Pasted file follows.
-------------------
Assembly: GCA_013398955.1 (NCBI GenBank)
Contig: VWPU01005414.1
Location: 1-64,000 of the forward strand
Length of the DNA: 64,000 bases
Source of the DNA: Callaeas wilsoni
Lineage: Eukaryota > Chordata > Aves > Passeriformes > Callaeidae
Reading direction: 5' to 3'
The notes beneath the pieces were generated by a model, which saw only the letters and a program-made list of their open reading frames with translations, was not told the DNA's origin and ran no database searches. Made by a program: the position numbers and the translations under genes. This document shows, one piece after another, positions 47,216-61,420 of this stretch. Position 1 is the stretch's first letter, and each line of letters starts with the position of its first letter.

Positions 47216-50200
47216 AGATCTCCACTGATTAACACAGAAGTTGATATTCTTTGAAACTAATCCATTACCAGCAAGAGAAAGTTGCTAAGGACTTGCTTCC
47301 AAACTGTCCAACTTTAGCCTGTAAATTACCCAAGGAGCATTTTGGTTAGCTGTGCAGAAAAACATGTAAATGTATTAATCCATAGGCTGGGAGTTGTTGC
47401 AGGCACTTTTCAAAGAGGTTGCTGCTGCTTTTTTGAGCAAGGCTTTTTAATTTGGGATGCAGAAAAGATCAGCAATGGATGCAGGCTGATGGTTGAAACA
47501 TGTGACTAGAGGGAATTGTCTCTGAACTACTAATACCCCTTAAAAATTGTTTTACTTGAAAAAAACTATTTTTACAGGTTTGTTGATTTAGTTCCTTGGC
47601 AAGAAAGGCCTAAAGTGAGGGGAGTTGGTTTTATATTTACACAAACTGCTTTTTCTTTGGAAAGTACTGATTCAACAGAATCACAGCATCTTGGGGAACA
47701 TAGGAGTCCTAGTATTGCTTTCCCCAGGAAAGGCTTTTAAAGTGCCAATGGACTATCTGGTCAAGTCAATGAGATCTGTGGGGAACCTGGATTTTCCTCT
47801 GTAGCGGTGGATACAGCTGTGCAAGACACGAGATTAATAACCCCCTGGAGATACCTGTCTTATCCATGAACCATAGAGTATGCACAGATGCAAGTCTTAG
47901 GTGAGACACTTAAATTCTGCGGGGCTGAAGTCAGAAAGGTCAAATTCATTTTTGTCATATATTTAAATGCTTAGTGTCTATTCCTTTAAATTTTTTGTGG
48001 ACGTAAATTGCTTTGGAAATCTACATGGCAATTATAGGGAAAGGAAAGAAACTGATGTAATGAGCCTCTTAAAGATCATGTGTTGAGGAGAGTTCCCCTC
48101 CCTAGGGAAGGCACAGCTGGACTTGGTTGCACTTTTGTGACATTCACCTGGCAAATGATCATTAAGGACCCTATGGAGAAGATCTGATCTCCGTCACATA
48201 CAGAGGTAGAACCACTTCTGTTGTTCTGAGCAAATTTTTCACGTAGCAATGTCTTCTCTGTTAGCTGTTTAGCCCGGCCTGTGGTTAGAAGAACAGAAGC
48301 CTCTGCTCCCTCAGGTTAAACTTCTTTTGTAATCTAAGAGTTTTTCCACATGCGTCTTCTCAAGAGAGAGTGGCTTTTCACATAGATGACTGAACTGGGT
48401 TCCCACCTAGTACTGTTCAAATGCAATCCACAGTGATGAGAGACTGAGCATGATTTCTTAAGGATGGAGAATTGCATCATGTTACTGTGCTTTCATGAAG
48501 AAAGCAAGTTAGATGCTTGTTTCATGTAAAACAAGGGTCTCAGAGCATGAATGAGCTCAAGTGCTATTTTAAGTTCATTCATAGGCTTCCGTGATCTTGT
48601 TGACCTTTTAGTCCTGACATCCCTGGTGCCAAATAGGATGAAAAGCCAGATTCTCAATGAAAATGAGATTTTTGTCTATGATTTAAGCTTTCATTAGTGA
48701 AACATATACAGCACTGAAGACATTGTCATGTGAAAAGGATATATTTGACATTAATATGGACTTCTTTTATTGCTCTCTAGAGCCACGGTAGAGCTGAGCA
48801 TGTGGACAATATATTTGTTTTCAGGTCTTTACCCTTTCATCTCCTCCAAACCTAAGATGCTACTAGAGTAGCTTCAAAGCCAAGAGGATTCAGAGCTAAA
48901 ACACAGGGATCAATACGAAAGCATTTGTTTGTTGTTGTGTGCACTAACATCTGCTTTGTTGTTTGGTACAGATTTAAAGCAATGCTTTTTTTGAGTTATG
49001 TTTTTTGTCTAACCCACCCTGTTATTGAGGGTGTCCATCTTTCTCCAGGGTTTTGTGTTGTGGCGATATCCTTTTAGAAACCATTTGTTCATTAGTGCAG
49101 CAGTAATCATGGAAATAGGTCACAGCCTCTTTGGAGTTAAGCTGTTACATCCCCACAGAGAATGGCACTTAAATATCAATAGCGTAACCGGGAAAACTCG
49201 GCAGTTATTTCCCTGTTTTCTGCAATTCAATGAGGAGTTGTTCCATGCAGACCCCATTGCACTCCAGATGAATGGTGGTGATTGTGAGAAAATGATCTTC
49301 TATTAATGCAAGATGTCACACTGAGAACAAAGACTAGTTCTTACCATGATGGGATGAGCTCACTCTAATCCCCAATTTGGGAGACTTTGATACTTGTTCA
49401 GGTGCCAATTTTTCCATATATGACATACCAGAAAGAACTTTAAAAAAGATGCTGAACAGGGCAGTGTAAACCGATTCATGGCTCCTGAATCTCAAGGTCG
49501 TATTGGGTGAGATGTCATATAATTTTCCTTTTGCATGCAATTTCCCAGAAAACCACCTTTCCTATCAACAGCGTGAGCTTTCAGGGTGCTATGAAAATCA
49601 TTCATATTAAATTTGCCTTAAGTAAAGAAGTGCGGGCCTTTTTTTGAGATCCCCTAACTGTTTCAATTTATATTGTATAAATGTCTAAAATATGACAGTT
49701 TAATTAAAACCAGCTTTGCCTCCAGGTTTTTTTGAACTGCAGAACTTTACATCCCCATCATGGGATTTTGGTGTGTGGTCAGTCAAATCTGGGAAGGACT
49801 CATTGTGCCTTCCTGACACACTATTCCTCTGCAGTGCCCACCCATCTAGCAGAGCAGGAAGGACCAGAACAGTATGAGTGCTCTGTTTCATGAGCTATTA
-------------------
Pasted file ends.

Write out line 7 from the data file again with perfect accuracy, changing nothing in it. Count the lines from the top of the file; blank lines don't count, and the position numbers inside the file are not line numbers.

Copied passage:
Reading direction: 5' to 3'